Rural round-up

21/01/2020

Meat prices squeeze domestic suppliers – Neal Wallace:

A correction in global meat prices has prompted Alliance to scale back its minimum price contracts while sustained high values have forced the closure of a Dunedin meat small goods manufacturer.

Lamb volumes accepted for Alliance’s minimum price contracts have been scaled back because they were oversubscribed and international meat prices have eased, livestock and shareholder services manager Danny Hailes says.

Global demand for protein, primarily driven by China, which has lost half its pig population to African swine fever, is pushing up prices but there was a significant correction over Christmas.

Alliance’s minimum price lamb contract is set at $8.10/kg. Last week the South Island schedule was about $7.70/kg, AgriHQ analysts said. . . 

Happy to be involved with marketing bid – Sally Rae:

When it comes to the future of farming, Omarama farmer Trent Spittle believes it will be the end users of products who will decide what happens on farm.

So when approached by outdoor equipment and clothing retailer Kathmandu to be involved with a marketing campaign for its new merino range, showing the entire process from on the farm through to garment manufacturing, he was happy to oblige.

Mr Spittle manages Quailburn Downs, a 2600ha sheep and beef property near Omarama’s Clay Cliffs landmark. . .

Group aims to boost sheep milk – Annette Scott:

Most people in the South Island associate the iconic high country sheep with meat and wool but that is changing as enterprising pioneers establish sheep-milking operations. Founding member of the Canterbury Dairy Sheep Association David Waghorn talked to Annette Scott.     

Sheep milker David Waghorn is confident the Canterbury Dairy Sheep Association will drive opportunities for local sheep milking farmers.

Canterbury has fallen behind the North Island in developing a sheep dairy industry, missing out on investment in infrastructure and research funding, he says.

The association, set up in September, is charged with changing that. .. 

The case for protective planting :

 Catastrophic Australian bushfires are hardly the result of a single cause.

Those who argue this shouldn’t be seen as an up-close-and-personal face of climate change are delusional. Scientific predictions that the climatic fixings for more extreme bushfires – more intense drought, higher temperatures, stronger winds – have shown up as predicted and on cue.

That said, those who point instead to political issues bedevilling the management of the risk are hardly raising a red herring.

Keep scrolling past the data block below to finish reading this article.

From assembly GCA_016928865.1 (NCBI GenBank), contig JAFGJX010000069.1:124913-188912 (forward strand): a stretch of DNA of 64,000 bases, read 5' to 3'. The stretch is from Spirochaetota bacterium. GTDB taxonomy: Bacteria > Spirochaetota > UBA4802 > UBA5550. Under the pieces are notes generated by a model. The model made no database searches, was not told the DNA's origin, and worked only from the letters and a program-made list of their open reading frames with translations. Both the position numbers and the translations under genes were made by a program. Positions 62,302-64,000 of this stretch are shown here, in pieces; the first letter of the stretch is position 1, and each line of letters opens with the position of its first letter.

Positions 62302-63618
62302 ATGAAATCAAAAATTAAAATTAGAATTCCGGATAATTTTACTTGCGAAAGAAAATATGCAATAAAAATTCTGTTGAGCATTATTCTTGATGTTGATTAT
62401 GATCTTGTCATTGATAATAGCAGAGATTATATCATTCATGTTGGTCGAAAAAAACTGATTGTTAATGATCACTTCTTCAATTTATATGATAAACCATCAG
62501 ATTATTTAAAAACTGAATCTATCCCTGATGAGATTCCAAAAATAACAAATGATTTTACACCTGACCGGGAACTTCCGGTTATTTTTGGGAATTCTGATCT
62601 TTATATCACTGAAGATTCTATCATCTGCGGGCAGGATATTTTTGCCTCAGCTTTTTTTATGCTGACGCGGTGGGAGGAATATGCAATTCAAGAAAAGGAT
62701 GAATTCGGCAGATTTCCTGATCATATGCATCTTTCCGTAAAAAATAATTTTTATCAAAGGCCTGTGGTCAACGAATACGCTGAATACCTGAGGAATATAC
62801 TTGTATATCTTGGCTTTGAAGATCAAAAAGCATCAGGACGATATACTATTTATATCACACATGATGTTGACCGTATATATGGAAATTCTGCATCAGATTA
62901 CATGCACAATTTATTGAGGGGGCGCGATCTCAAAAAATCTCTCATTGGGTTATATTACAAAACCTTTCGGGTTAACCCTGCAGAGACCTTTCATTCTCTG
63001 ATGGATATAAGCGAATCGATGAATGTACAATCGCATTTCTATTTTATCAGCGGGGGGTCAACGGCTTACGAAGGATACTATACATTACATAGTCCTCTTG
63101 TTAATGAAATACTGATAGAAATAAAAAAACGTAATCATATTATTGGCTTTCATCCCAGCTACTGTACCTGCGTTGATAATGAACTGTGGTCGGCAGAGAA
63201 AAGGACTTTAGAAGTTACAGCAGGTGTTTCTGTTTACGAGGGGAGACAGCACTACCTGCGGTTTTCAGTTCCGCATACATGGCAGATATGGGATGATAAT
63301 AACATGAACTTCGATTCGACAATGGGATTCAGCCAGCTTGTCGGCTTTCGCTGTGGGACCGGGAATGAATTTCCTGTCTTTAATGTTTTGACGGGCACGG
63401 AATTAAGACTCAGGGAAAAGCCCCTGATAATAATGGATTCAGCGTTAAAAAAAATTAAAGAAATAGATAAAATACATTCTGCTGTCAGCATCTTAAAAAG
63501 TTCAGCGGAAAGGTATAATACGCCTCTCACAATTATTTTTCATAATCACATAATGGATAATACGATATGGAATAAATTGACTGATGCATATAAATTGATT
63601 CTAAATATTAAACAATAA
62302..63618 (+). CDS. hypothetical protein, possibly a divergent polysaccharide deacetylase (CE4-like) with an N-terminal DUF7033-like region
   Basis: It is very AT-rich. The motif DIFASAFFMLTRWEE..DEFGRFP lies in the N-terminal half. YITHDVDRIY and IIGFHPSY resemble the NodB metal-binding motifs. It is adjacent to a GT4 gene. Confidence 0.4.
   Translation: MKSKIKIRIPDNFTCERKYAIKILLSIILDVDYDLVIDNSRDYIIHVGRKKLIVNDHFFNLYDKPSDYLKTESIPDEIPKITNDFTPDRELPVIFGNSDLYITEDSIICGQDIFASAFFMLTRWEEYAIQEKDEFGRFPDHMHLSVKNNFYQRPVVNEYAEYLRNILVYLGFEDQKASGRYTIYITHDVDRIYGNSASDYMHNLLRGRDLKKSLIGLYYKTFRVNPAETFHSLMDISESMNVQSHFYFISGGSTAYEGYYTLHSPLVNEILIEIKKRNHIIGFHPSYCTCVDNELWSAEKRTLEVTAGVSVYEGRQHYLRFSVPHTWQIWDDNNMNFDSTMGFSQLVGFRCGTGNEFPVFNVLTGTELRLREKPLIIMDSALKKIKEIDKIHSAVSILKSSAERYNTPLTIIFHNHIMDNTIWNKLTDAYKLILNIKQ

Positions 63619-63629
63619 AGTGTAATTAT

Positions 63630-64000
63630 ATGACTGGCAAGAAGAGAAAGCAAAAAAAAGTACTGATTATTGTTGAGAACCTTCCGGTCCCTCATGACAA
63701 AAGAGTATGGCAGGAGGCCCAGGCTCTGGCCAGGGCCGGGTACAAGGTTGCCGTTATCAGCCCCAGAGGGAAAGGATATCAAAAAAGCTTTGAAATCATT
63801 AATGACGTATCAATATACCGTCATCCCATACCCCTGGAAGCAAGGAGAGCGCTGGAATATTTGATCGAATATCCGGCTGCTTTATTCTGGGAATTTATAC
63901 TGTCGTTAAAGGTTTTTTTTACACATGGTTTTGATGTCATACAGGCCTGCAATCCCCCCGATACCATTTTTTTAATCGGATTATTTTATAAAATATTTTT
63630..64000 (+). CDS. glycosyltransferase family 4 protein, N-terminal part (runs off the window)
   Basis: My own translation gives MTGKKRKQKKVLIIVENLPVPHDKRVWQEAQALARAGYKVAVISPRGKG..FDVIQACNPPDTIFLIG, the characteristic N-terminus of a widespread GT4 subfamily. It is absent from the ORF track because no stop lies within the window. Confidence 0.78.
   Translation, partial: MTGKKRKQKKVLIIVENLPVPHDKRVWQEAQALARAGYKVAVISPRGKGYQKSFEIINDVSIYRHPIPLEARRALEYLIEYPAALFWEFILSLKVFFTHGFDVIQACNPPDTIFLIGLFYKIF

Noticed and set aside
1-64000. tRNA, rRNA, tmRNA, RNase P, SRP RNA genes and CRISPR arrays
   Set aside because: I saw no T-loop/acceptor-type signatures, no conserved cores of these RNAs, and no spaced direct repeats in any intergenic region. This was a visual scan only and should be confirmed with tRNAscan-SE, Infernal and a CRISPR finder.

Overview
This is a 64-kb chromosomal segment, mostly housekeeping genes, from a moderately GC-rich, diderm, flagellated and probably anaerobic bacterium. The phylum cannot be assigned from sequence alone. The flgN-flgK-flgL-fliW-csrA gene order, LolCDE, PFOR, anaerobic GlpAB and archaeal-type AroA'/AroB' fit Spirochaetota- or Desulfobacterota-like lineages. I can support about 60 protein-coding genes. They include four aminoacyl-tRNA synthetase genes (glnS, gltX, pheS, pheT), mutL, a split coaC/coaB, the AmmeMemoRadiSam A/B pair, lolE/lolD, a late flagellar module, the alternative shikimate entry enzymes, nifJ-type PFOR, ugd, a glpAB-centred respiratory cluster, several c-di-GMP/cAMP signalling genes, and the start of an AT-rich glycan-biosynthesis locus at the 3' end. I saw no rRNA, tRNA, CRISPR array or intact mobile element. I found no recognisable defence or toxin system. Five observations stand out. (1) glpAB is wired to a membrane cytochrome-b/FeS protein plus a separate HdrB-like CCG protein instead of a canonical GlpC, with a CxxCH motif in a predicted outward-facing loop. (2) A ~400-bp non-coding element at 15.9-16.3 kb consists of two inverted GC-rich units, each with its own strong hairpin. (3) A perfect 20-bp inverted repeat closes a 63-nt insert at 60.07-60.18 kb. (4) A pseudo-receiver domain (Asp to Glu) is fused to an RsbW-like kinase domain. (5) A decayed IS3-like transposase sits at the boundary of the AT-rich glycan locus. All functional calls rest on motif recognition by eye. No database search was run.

The incoherence of the decision making between federal, state and shire authorities has been horridly exposed in terms of the allocation, and marshalling, of resources. . . 

Family and successful farming career built in Gore – Sally Rae:

“Like all good stories, it began with a boy.”

When Jess Moore moved from Melbourne to Gore, she had no knowledge of farming, nor did she even know where the town was. Fast forward a decade or so and she is proud to be a Southland dairy farmer.

After almost nine years of marriage and three children, Mrs Moore and her husband Don have now bought their own farm northeast of Gore, having made progress through the industry.

Mrs Moore particularly loved how willing people in the industry were to share their knowledge and experiences.

They were a young couple, not from a farming background, and had taken all opportunities available and immersed themselves “in as much dairy as we could”. . . 

Freshwater management unit for Hokitika – Lois Williams:

People who care about their local rivers and the way the water is used might want to show up for meetings in Hokitika and Harihari this week.

The West Coast Regional Council is about to launch the Hokitika Freshwater Management Unit (FMU) and it needs volunteers from all sectors of the community to be on it.

The Hokitika FMU is the third to be set up on the coast, after the establishment of Grey/Mawhera and Karamea groups, and it takes in the area from the Taramakau River to the Waiau (Franz Josef).

FMU’s are part of the government’s strategy to stop the degradation of rivers, streams, lakes and wetlands around the country. . . 


Real work better than charity

29/05/2011

The generous support for earthquake recovery in Canterbury has been heart warming.

Money raised will go to help people in need and rebuild community facilities like sports grounds and meeting places.

Good planning and co-operation should result in more multi-purpose facilities which are better-used and less expensive for the users.

While these are an important  part of the city’s recovery the best aid for Christchurch and its people is real jobs and there’s been welcome announcements of more of those in the past week.

Kathmandu is building a new warehouse in the city:

“After examining a number of options, the board has decided to build a 5000sqm facility at Woolston in Christchurch, near our head office,” Mr Halkett said. . .

The decision also reflected the Kathmandu board’s belief in the economic future of Christchurch and its commitment to the company’s heritage in the city, he said.

Not all businesses are able to stay in the city and Christhchurch’s loss of Lion’s brewing capacity in that city has led to a $20 million expansion in Dunedin with a doubling in job numbers.

However, the company is also building a $15 million brewery in Christchurch. That investment and the jobs which come with it will be another small piece in the big recovery project.


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